Social identity comes to the fore more in the presence of outgroup than ingroup members. For example, research shows that a woman who is asked to judge herself against other women will define herself in terms of her personal identity, how she differs from other women as an individual, but one asked to judge herself against other men is likely to emphasize her social identity and see herself as much more like other women and different from men. In the former situation, she may see herself and be faster to rate herself as more masculine (different from the typical woman), but in the latter she may see herself and be faster to rate herself as more feminine (similar to the typical woman and different from men). She can see herself as having completely opposite traits depending on whether her personal or social identity is salient. Another strongly supported finding consistent with this idea is that social identity tends to be especially strong and powerful in situations of social conflict between groups. Americans may see themselves as very individualistic, but if attacked as a group by an enemy, they may pull together behind their leaders and conform strongly to group attitudes in their reactions.
Why do people become more group-oriented when social identity is salient? One reason is that social identities tend to have the same meaning for people because they arise in the same culture and are used in the same situation. Australians asked to say what Australians are like, for example, will agree about a lot of things. Because social categories have similar meanings for the people who use them, people will see themselves as more similar and actually become more similar when they define themselves in terms of the same group. If one asks a group of Australians to discuss their individual views about what Americans are like, one will find that they happily disagree on many points, but if one asks them to think about their views “as Australians,” one will now find a very high degree of uniformity in their views of Americans, just as one will in their views of Australians. Thus, a social identity that is shared by people makes people more similar in their self-described traits, goals, attitudes, beliefs, definition of the situation and behavior when it is made salient in a specific situation. This leads their behavior to become more consensual and unitary; they act alike. It also leads them to expect to be similar and encourages them to influence each other to produce agreement even when it was not originally present.
Also, people who define each other in terms of the same social category share an inclusive self that shapes their self-interest and emotions. If the self becomes a “we” instead of an “I,” then people can cooperate and be altruistic because helping an ingroup member is helping oneself. Similarly, people can feel the experiences of others because what happens to others is also happening to themselves if they see themselves as members of the same inclusive self-category. If a police officer beats Rodney King, then any African American or any American who identifies with King can react as if he or she were the victim. He or she can feel empathy and sympathy. A person can have collective emotions that go beyond the experience of the individual person.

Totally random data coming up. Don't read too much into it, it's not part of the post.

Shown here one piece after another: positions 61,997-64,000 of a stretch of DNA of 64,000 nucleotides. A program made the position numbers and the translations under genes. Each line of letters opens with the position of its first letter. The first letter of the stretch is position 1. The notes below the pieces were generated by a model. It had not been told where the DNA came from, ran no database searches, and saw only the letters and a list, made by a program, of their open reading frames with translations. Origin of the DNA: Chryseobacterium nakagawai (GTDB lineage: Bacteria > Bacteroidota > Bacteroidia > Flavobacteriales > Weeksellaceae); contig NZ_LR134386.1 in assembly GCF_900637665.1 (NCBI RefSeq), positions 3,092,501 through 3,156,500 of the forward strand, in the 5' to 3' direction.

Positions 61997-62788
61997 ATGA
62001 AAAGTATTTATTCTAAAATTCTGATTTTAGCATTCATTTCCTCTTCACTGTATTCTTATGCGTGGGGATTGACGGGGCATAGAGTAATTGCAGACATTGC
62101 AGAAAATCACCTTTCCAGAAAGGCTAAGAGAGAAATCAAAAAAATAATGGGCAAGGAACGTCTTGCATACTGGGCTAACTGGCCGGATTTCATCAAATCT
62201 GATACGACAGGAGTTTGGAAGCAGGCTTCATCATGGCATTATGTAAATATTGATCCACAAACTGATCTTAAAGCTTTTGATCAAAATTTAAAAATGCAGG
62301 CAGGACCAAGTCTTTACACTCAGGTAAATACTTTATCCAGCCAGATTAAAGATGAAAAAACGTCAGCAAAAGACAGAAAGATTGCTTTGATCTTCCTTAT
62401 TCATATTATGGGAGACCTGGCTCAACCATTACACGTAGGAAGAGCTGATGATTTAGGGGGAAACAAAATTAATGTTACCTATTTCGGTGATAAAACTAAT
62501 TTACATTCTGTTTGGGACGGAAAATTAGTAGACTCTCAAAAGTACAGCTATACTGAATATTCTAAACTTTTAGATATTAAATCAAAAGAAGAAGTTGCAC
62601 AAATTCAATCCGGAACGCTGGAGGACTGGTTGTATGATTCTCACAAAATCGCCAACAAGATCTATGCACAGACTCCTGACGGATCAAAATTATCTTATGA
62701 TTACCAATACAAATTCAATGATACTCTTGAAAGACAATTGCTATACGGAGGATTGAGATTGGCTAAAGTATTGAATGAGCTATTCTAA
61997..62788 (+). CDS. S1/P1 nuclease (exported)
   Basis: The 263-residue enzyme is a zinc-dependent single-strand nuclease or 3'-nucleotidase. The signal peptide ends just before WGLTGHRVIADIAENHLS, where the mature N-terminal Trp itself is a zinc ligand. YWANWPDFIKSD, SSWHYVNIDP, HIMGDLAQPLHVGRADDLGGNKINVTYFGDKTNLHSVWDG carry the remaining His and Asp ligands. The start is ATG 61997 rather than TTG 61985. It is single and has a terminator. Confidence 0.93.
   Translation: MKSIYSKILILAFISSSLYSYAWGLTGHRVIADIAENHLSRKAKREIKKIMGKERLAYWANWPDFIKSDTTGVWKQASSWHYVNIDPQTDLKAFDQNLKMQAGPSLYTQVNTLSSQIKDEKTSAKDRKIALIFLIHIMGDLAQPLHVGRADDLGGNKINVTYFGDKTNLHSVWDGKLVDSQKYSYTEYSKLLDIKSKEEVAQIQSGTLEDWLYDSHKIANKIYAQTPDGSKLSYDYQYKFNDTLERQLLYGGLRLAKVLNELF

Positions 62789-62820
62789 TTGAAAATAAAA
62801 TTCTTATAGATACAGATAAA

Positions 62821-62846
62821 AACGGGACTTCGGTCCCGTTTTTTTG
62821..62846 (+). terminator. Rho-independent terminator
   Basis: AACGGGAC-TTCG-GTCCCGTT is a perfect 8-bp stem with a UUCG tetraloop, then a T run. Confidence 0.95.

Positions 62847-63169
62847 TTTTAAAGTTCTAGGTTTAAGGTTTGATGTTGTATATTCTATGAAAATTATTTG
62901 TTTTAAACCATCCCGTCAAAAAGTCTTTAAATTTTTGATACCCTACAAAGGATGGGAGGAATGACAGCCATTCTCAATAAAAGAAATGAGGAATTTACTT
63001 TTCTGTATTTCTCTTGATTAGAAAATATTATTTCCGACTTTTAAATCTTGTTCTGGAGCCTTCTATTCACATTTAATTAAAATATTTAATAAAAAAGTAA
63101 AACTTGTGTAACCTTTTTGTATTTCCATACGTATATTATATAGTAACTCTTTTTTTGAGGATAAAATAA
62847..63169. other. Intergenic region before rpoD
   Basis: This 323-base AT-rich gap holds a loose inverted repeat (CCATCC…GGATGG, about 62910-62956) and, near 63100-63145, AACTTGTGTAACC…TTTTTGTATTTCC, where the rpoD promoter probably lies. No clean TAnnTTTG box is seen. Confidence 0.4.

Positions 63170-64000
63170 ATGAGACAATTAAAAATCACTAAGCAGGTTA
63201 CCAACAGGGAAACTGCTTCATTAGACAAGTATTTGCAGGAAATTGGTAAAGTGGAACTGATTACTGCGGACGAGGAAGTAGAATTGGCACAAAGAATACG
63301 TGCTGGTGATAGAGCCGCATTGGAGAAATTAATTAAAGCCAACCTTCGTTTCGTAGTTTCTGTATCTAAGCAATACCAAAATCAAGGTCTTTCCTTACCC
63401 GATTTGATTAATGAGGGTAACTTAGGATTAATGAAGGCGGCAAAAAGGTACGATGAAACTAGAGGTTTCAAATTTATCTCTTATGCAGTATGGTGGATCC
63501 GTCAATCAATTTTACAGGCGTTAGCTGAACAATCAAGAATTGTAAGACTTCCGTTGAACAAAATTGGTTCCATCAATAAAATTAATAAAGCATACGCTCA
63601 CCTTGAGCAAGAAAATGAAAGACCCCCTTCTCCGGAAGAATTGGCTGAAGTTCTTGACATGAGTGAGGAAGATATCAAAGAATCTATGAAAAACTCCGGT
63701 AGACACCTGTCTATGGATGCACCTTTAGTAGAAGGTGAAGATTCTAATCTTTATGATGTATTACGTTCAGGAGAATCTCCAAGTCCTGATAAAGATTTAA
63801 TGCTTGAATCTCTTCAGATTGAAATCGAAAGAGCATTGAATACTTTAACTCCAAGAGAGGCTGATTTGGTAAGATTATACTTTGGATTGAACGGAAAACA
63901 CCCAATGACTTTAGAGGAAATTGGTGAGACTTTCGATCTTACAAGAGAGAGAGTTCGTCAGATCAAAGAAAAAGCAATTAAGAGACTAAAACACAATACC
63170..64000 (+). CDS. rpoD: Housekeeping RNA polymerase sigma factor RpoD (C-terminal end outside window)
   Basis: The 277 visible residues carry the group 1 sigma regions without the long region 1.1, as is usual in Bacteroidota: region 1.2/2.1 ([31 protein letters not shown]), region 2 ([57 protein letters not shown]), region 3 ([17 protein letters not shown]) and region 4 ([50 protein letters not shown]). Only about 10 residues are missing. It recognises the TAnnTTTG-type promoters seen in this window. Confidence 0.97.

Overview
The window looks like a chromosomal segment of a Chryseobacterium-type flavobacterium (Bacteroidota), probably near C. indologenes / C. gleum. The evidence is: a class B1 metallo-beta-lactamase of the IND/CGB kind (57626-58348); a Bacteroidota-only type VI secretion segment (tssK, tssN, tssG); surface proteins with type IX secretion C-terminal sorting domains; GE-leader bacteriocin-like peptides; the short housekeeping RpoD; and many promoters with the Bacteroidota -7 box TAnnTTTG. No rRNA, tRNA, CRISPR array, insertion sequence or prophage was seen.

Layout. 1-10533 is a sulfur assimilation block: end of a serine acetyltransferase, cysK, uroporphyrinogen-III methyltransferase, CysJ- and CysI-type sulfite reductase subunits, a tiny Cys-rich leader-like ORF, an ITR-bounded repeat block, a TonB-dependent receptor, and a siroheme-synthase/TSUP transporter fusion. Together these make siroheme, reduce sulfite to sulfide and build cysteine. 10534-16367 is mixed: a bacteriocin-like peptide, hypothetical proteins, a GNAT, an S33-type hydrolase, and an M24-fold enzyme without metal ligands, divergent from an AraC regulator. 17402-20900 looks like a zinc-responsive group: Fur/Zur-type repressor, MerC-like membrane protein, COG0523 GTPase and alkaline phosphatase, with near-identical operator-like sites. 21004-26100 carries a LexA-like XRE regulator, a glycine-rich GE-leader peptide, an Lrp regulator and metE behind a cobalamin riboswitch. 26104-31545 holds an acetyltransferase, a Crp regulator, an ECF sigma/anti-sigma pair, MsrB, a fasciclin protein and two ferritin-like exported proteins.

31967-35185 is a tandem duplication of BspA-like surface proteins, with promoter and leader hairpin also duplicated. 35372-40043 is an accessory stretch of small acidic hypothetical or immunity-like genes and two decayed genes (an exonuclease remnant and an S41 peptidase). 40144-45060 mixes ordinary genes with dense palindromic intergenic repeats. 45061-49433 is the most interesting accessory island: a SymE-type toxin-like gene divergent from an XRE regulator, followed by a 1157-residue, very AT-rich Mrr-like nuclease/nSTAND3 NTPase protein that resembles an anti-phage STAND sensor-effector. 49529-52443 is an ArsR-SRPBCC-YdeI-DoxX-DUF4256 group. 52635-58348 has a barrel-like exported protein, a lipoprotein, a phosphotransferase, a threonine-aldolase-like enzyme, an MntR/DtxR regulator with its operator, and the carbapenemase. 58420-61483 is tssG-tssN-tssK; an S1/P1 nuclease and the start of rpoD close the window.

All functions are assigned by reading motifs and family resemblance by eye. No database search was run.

Research backs up the idea that people’s self-perception, behavior, and psychology change qualitatively as psychological or situational factors make social identity more salient and personal identity less salient. Under these conditions, people see themselves as more similar to ingroup members (and different from outgroup members); they feel closer and more attracted to ingroup members; they are more influenced by ingroup members and agree with them more; they are more likely to cooperate and pursue joint interests, to obey and comply with ingroup members’ authority; they feel ingroup members’ emotions and are motivated by their needs and goals. Self-categorization theory explains how and why people are much more than merely unique persons, and why they are capable of a collective as well as an individual psychology, without any unscientific assumptions about a group mind.
- Onorato, R. S., & Turner, J. C. (2004). Fluidity in the self-concept: The shift from personal to social identity. European Journal of Social Psychology, 34, 257-278.
- Turner, J. C. (1985). Social categorization and the self-concept: A social cognitive theory of group behaviour. In E. J. Lawler (Ed.), Advances in Group Processes (Vol. 2, pp. 77-122) Greenwich, CT: JAI Press.
- Turner, J. C. (2005). Explaining the nature of power: A three-process theory. European Journal of Social Psychology, 35, 1-22.
- Turner, J. C., Oakes, P. J., Haslam, S. A., & McGarty, C. A. (1994). Self and collective: Cognition and social context. Personality & Social Psychology Bulletin, 20, 454-463.